Can you recall anyone telling you that you are “a chip off the old block”?

Perhaps you’ve used this phrase to refer to some bright, precocious youth showing great promise and demonstrating the positive qualities of their parents, teachers, or other well-regarded people.

Who have been the rugged, mountainous individuals in your life?

How have they shaped and carved your character, personality, attitudes, and talents?

What experiences and life lessons did they provide to help you become the person you are today?

EXERCISE:

Who are the people in your personal or professional worlds that see you as their mountain? How can and will you intentionally guide, teach, and coach them to be their very best?

“Lovely days don’t come to you. You should walk to them.”

“Lovely days don’t come to you. You should walk to them.”

—Jalāl ad-Dīn Rūmī, 13th-century Persian poet

Image from Unsplash by Bob Canning

The term snowbird was first applied to humans in the early 1900s, to describe northern laborers who flocked down south to work as the cold, harsh winter set in up north.

Today, northerners of all kinds – including vacationers and retirees – are migrating south as the first frost arrives, to experience more lovely warm days.

Rumi surely wasn’t referring only to the weather. Perhaps he wanted all of us to look around – and deeper within – to determine exactly what a lovely day means, and just how much influence we have to create our own weather, wherever we happen to be.

EXERCISE:

What are some additional ways you can use your mental, physical, emotional, and spiritual energies to walk or even run toward far more lovely days in the future?

“When you appreciate the good, the good appreciates.”

“When you appreciate the good, the good appreciates.”

—Tal Ben-Shahar, American/Israeli author & teacher

Image from Unsplash by Nathan Lemon

On most days, and for most of my life, I’ve had a half full, positivity bias toward life.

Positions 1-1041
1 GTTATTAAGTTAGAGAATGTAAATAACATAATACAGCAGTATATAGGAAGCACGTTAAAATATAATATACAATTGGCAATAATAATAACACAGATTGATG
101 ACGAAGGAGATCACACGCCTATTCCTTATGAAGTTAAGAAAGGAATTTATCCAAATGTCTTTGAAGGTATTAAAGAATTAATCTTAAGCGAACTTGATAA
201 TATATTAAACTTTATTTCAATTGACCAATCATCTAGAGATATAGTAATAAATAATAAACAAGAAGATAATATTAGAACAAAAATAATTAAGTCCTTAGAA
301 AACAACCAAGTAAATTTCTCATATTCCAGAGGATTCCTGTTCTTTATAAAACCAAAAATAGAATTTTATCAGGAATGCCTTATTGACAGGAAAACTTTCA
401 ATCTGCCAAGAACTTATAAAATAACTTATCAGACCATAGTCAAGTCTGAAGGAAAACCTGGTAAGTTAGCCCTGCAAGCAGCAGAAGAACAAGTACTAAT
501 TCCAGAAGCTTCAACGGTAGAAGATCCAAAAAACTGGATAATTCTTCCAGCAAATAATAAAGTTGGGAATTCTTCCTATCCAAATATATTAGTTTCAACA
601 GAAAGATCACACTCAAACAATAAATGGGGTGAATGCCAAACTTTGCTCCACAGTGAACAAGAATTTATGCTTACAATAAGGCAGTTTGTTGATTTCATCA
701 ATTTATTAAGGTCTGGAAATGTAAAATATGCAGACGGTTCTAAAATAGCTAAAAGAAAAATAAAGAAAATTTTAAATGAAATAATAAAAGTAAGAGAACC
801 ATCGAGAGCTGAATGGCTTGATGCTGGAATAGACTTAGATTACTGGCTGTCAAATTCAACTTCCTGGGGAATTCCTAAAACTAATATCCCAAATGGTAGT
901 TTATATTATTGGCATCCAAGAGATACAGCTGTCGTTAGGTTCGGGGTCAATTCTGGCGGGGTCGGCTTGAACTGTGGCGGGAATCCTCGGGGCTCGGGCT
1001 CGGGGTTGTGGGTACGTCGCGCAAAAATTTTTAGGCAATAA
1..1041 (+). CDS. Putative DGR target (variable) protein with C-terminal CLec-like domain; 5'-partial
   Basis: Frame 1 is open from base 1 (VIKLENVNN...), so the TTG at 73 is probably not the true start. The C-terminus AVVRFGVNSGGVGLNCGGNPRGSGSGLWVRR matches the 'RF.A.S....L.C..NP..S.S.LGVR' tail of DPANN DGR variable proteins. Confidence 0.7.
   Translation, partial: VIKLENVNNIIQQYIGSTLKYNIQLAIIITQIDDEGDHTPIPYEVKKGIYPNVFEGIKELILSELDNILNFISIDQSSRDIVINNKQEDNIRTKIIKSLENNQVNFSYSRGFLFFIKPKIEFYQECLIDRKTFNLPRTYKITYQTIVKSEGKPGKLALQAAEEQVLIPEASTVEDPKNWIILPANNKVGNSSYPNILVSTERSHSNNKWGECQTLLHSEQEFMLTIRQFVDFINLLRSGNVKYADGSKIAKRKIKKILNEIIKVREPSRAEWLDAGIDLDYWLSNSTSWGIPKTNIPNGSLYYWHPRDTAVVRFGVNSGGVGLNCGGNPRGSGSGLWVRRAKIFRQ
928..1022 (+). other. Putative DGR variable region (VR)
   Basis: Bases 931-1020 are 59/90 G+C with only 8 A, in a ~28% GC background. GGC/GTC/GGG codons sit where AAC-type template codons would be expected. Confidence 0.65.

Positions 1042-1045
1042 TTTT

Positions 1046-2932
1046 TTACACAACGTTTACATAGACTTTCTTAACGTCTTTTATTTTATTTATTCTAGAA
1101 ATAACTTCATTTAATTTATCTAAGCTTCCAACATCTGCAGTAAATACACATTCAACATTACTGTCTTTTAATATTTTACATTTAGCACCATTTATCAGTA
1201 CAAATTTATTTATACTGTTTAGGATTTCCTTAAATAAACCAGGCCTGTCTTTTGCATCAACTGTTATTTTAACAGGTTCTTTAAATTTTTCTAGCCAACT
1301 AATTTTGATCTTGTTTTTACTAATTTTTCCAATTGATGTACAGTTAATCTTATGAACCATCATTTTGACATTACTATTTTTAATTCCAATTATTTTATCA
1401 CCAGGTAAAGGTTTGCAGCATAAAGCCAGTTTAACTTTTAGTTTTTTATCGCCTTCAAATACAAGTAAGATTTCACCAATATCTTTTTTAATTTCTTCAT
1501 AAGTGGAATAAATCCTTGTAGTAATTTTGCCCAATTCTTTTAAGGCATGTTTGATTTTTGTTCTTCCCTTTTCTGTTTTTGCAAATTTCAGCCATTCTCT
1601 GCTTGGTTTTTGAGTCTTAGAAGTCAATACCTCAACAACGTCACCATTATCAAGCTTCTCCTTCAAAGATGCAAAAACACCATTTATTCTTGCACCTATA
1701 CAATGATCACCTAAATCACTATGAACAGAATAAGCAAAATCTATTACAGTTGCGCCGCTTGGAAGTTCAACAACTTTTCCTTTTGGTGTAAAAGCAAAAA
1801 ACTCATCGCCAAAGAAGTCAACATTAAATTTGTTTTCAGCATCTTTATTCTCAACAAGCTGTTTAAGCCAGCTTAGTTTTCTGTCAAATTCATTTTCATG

How about you?

Although it is easy to see areas in our world that need work, I see it as all of our jobs to do this work with both body and soul. Seeing and appreciating the good in others and our world seems to have a pulling attractiveness to make things even better.

If you research what drives us, you will find considerable evidence that our ability to positively influence our communities, better ourselves personally, and have a values-centered purpose are key.

EXERCISE:

How would having a greater positivity bias help you more fully appreciate all the good in your world?

Consider the idea of keeping an appreciation or gratitude journal for a least a week to see what appreciates in your life.

“Being a nice person can be an effective strategy.”

“Being a nice person can be an effective strategy.”

—Eric Barker, Author of BARKING UP THE WRONG TREE

Image from Unsplash by Tim Mossholder

During my senior year of high school I worked as a Deli-man at the local Jewish delicatessen. My responsibilities included serving a high volume of customers  delicacies such as pastrami, corned beef, and smoked fish for Sunday brunch, from 3pm Saturday to 3am Sunday.

I was 18 years old. The majority of the other deli-men were in their fifties or sixties. It turned out that being able to slice lox razor-thin was paramount to being a brain surgeon in this community, and these veterans were simply the best.